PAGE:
|Hazel Mencos: “I don’t think I would want to survive and live if I lost my sister.” Lucy Gellman Photos.
Lizzbeth Alemán-Popoca could light up a room with her smile, as bright as the bursting, butter-colored sunflowers she adored. She was an artist who could fill pages with her designs, and still have hundreds more at her fingertips. She was a doting mother to her daughter Astrid, just as she had been to her younger sister Yaneth years before when the two were growing up together.
When she disappeared and was found dead last month at the age of 27, she left a gaping hole that her family and friends are still grappling to comprehend. Now, they are calling for expedited justice—and for an end to femicide and domestic violence in Connecticut and across the U.S.
That message came to the New Haven Green Sunday morning, as a car caravan, rally and vigil for the late Alemán-Popoca traveled from downtown New Haven to Fair Haven, East Haven, and Branford. It ended outside LoMonaco’s Ristorante in Branford, where her remains were discovered and identified July 16. Over a dozen attendees placed sunflowers and candles at the spot Sunday, a reclamation of the space and reminder that her life cannot be forgotten.
“They buried Lizzbeth next to a dumpster as if her life meant nothing. Nothing,” said organizer Vanesa Suarez Sunday. “As if she was trash. This is what they're doing to women in our community. Right here. What we women experience every day, in this country and throughout the world. Our sisters are being harassed, raped, we are silenced, we are tortured, we are disappeared. We are being murdered. And this is not new. We have been murdered for generations and generations. And we need to end this violence. We need to break this cycle.”
Alemán-Popoca was last seen on July 1 in East Haven, where she was living with her daughter and husband. She was reported missing on July 3. Her remains were found two weeks later in Branford and identified by the state Office of the Chief Medical Examiner.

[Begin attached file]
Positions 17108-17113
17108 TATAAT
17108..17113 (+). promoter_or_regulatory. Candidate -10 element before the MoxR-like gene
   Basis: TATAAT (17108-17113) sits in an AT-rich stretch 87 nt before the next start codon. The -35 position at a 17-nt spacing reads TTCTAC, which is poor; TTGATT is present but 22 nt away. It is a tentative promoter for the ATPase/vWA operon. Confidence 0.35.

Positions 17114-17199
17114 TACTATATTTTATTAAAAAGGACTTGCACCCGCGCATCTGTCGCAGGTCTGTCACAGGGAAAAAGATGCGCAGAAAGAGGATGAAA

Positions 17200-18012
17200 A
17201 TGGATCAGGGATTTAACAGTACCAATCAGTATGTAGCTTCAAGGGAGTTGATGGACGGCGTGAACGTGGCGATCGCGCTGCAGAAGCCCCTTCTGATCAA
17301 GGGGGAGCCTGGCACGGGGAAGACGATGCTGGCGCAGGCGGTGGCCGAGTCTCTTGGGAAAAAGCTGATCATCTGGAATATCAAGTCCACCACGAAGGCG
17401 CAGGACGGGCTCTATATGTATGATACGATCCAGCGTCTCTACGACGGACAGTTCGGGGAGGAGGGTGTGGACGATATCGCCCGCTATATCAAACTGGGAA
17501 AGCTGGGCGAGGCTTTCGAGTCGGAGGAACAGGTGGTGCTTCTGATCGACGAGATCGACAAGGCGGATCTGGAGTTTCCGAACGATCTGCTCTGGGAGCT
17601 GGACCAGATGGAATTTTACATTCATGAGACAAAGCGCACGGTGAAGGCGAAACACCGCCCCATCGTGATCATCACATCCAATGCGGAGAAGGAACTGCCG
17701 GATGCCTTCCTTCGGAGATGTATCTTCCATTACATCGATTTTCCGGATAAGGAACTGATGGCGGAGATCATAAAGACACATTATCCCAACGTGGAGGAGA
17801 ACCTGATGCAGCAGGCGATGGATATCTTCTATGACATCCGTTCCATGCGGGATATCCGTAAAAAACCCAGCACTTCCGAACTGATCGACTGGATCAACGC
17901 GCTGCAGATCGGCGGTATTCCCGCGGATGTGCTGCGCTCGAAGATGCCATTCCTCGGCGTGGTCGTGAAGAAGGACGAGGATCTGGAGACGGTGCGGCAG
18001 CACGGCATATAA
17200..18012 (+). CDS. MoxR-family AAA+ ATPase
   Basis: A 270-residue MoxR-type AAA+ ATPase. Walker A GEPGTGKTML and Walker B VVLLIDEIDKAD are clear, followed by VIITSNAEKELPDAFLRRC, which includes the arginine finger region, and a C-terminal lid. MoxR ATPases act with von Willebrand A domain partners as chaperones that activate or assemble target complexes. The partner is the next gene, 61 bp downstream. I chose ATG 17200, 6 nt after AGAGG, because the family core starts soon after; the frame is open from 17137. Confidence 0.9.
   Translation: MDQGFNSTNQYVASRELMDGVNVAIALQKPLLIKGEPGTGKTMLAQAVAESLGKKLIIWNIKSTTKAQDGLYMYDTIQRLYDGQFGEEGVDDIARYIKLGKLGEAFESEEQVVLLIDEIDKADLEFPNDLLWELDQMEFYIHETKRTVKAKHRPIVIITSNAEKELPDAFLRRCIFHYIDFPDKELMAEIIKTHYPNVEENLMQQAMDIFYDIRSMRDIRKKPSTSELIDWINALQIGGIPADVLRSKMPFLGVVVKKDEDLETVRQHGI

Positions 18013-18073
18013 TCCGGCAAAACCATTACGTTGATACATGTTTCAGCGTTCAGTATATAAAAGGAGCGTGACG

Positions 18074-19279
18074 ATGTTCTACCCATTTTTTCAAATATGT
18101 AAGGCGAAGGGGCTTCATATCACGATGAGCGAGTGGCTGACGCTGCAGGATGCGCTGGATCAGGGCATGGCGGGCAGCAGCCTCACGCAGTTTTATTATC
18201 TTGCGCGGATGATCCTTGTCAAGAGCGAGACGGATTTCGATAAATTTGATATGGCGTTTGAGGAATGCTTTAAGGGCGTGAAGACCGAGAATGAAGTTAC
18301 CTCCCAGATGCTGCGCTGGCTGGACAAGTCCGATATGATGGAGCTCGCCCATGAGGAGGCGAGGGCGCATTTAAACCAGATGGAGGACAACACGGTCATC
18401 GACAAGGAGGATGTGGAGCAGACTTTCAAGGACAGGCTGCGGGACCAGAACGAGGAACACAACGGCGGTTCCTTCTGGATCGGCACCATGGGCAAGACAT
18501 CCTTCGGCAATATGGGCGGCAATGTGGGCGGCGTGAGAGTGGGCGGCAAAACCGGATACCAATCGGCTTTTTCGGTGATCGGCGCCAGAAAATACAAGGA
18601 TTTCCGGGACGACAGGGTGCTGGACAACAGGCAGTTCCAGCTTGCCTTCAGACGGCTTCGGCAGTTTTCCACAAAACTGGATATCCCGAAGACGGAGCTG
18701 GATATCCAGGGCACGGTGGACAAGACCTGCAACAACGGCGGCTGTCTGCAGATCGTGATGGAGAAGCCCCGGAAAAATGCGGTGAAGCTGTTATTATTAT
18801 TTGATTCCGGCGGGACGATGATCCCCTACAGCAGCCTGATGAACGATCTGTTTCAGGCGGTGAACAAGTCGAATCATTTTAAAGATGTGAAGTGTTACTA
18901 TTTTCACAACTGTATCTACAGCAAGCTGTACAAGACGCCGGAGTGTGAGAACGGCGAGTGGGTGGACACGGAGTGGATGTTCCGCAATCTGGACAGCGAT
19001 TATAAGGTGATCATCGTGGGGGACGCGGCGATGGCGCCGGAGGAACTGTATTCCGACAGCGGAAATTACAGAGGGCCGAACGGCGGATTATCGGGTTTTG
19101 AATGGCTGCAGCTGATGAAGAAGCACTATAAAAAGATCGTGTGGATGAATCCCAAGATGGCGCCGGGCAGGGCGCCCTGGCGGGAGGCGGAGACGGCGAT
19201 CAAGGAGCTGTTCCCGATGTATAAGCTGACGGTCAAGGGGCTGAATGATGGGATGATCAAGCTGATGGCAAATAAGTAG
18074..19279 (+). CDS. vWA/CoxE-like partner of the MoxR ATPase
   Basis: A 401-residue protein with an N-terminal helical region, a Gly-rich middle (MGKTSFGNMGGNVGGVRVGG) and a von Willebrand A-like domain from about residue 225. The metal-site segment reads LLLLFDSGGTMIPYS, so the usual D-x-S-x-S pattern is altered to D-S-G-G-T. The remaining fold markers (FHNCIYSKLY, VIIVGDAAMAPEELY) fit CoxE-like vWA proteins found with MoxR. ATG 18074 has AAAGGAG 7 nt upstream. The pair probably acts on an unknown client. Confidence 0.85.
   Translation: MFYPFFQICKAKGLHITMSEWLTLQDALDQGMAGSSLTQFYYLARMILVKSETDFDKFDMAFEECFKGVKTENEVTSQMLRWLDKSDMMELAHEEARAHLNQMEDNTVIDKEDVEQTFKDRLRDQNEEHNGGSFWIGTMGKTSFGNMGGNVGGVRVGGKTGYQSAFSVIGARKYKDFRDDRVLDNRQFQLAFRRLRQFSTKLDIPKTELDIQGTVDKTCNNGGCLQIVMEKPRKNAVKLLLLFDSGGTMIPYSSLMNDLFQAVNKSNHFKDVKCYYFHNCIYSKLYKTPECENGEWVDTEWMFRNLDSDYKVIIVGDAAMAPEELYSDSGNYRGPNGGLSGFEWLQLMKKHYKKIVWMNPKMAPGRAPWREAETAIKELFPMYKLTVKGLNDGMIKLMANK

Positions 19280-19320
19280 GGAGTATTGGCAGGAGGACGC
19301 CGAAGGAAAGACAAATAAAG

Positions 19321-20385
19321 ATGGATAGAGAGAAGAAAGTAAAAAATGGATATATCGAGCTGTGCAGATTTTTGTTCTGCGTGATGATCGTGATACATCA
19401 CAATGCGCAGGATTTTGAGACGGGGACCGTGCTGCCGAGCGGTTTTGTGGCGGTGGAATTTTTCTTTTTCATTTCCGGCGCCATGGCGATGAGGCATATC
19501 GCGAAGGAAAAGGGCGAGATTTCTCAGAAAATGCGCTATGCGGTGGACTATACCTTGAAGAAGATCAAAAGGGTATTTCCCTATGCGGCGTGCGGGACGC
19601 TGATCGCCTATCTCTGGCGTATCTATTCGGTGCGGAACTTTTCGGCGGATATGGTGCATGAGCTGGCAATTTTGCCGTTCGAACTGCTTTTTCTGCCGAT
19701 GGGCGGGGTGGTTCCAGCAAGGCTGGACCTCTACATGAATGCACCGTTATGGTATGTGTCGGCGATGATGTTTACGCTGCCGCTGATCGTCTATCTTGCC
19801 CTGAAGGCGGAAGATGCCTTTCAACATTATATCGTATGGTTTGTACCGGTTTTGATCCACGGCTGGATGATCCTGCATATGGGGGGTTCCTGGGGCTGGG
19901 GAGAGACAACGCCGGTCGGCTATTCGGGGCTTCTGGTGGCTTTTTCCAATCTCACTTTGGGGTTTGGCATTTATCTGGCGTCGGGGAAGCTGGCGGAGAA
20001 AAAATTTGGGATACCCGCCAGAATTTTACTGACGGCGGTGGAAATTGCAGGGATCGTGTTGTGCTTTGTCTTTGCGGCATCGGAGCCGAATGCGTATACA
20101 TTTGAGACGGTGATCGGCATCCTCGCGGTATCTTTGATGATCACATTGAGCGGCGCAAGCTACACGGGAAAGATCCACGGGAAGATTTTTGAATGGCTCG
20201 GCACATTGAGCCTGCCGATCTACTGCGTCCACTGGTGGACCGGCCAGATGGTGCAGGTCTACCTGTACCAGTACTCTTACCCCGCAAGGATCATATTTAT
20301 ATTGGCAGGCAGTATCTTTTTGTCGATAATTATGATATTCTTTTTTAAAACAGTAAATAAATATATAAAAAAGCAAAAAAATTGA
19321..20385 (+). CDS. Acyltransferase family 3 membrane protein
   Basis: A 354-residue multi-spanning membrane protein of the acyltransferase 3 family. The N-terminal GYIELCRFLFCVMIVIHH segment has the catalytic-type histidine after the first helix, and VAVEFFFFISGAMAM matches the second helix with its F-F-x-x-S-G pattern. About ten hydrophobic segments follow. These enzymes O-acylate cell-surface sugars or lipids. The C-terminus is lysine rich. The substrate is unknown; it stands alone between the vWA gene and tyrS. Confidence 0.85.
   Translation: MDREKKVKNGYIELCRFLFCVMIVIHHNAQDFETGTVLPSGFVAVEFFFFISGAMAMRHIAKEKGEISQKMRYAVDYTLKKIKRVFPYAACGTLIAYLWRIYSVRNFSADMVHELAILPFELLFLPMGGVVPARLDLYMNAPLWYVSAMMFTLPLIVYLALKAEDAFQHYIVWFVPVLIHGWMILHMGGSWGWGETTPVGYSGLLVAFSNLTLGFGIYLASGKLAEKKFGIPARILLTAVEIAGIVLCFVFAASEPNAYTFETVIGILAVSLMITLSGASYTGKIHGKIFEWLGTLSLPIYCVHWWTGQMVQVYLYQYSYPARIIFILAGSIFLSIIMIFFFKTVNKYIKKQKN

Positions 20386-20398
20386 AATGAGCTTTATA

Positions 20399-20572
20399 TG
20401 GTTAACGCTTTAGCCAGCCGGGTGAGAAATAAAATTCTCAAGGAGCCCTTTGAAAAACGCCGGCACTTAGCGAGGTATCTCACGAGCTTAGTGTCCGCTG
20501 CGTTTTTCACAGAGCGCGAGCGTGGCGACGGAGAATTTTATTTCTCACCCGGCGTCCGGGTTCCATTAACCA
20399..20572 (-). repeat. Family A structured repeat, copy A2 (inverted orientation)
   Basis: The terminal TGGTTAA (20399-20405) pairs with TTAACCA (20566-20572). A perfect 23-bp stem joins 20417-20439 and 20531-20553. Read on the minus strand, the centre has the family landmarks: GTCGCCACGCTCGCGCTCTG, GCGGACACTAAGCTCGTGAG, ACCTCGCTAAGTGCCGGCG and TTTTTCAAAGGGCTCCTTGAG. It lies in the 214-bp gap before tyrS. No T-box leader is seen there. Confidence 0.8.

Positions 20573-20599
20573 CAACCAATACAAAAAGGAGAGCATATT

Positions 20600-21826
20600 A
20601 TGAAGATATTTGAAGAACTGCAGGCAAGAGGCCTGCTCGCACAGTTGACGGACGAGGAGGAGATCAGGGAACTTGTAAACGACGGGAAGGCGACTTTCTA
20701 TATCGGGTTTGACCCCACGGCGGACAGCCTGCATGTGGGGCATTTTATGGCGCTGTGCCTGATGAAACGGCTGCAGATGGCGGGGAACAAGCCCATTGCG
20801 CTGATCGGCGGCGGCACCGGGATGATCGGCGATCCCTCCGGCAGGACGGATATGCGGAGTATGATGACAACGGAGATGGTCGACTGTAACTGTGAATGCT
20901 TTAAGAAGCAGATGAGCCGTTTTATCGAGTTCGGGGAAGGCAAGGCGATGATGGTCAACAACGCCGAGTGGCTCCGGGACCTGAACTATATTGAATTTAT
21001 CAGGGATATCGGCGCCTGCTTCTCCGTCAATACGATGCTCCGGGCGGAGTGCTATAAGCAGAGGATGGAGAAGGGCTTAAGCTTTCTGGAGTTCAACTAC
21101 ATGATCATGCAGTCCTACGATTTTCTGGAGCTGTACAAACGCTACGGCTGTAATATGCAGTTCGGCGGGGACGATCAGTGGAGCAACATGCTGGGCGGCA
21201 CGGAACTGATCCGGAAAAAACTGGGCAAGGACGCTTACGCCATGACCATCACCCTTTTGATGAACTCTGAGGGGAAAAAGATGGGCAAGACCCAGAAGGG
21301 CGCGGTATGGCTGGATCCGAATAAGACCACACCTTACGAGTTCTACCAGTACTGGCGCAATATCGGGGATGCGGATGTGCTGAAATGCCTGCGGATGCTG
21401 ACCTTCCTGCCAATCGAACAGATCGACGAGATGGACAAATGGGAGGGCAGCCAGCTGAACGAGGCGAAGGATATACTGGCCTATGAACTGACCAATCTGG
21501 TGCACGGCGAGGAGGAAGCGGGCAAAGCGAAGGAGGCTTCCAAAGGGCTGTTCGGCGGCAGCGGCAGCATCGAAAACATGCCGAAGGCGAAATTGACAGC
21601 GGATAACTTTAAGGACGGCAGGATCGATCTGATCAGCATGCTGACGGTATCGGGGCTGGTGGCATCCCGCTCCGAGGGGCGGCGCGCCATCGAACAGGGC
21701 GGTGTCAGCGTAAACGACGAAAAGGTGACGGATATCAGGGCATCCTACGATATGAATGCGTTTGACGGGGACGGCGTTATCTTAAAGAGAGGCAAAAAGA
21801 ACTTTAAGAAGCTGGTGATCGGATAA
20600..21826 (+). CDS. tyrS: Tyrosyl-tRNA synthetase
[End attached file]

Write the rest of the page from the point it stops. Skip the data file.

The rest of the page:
Her father, Albino Alemán Sedeño, has set up a GoFundMe campaign to support her 7-year-old daughter Astrid. In a story reported by the New Haven Register earlier this month, Sedeño said that Alemán-Popoca was looking for a new home for herself and Astrid at the time of her disappearance.
Neither the East Haven Police Department nor the Federal Bureau of Investigation, which is also working on the case, have yet to make arrests or publicly name suspects. According to activists, neither agency has "communicated any updates or leads on the case" with the family since July 16.
Capt. Joseph Murgo, public information officer with the East Haven Police Department, said that the department has been in touch with Alemán-Popoca’s sister and father daily since July 3, when she was first reported missing. He added that the department is still waiting on a final cause of death from the Connecticut Office of Chief Medical Examiner and that the department has made “significant progress” since July 16.
“This is an extremely complex case with help from multiple agencies including the New Haven FBI and State Police Central District Major crime squad,” he wrote in an email Sunday evening. “We are confident that Lizzbeth and her family will get the justice that she and all domestic violence victims deserve but we can’t jeopardize the thoroughness of the investigation for the sake of expeditiousness.”
|Johana Perez and Laly Hernandez, who both read about the caravan on social media.
Over a dozen friends, family and supporters began the day at the New Haven Green, just as a steady rain began to fall across the grass and turn the pathways into loose mud and wet gravel. Friends Johana Perez and Laly Hernandez, both of whom live in New Haven, arrived holding hand-painted signs. Dobs of yellow and blue paint smeared the poster board as raindrops quickened around them.
Perez said she first heard about the case in early July, when Alemán-Popoca was reported missing and a friend posted her picture with a notice on social media. While she did not know Alemán-Popoca, she said she wanted to show support to the family, with a deep and disturbing understanding that it could one day be her own.
“I personally think this affects the woman population, especially Hispanic women,” chimed in Hernandez, who arrived with a sign that read “Soy Lizzbeth” (I am Lizzbeth). “It’s real. In a lot of ways, you think about how it could be you. I’m a woman. I’m a mother. I’m a friend. I’m a sister.”
Just yards away, a small cluster of relatives walked from tree to tree, attaching sunflowers to each trunk. The flowers, Alemán-Popoca’s favorite for their deep yellow color, have come to symbolize the fight for justice. After her body was discovered in Branford, family members laid flowers behind the restaurant. Suarez, who helped organize the action, wore them on her skirt, where clusters of yellow and white bloomed across navy blue fabric.
|Attendee Francesca Maviglia. "The problem of violence against women is not local," she said before the rally. "We all know the fear of walking home at night."